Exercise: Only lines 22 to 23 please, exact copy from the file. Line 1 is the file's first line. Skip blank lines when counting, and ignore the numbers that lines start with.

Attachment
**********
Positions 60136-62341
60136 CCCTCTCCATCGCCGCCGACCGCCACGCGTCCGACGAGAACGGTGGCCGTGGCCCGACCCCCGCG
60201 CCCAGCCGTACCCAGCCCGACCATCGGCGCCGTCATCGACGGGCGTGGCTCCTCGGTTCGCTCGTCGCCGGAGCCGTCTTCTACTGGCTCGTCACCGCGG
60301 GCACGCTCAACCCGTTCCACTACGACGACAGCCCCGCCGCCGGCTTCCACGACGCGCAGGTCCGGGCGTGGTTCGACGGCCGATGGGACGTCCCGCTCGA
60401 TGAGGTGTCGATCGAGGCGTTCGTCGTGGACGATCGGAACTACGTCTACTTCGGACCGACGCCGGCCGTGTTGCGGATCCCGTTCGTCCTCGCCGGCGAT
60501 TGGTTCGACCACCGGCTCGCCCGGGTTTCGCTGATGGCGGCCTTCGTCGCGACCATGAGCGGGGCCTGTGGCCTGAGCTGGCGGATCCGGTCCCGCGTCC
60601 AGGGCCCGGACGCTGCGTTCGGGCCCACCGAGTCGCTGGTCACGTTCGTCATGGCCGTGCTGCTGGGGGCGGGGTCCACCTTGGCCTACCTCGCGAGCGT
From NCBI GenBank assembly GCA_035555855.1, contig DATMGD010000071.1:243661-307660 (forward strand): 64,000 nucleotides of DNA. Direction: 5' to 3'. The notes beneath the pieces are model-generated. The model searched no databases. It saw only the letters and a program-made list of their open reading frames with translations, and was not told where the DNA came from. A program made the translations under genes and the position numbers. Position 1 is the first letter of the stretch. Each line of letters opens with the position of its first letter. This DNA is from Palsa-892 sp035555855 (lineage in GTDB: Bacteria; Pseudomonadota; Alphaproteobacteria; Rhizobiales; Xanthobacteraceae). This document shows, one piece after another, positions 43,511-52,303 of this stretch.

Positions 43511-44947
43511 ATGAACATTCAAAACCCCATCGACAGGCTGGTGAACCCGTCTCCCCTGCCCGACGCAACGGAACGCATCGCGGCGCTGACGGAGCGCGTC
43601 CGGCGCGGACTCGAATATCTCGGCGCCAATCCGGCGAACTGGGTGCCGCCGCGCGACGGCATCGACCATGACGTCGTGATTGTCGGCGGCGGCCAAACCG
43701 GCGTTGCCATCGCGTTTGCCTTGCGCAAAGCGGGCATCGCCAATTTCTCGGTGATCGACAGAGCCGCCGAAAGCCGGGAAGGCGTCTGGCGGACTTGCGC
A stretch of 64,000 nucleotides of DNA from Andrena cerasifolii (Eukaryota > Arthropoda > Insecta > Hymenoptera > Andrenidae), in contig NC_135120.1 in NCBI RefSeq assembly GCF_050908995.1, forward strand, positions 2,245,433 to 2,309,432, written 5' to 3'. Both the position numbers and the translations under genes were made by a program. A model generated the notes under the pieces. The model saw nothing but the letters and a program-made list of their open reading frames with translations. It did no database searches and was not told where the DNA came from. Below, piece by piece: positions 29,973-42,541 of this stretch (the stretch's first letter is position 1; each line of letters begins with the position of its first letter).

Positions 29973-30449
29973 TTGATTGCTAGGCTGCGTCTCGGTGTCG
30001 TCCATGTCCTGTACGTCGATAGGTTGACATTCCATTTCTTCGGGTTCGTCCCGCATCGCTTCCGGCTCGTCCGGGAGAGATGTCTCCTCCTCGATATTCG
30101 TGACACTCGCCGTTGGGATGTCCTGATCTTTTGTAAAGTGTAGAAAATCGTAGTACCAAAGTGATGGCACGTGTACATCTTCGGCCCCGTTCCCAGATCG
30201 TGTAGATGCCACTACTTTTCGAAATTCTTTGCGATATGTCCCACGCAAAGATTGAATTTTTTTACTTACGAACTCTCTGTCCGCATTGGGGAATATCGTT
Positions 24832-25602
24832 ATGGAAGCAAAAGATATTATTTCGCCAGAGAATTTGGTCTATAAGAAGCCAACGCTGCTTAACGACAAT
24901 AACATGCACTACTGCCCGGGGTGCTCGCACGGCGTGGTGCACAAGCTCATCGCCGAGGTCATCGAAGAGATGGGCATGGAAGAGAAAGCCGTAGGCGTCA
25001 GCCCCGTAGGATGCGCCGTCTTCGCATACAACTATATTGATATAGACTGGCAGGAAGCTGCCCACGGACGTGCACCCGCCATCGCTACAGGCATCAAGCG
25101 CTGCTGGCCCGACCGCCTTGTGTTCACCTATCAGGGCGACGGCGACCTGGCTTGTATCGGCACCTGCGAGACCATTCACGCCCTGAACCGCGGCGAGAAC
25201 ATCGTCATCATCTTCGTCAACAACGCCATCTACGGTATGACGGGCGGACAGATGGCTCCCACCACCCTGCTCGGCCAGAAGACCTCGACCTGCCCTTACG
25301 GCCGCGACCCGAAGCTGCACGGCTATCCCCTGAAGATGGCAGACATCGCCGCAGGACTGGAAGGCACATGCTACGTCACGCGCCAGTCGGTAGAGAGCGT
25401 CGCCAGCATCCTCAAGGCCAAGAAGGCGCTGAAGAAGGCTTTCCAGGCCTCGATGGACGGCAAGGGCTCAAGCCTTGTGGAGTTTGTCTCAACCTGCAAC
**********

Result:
25001 GCCCCGTAGGATGCGCCGTCTTCGCATACAACTATATTGATATAGACTGGCAGGAAGCTGCCCACGGACGTGCACCCGCCATCGCTACAGGCATCAAGCG
25101 CTGCTGGCCCGACCGCCTTGTGTTCACCTATCAGGGCGACGGCGACCTGGCTTGTATCGGCACCTGCGAGACCATTCACGCCCTGAACCGCGGCGAGAAC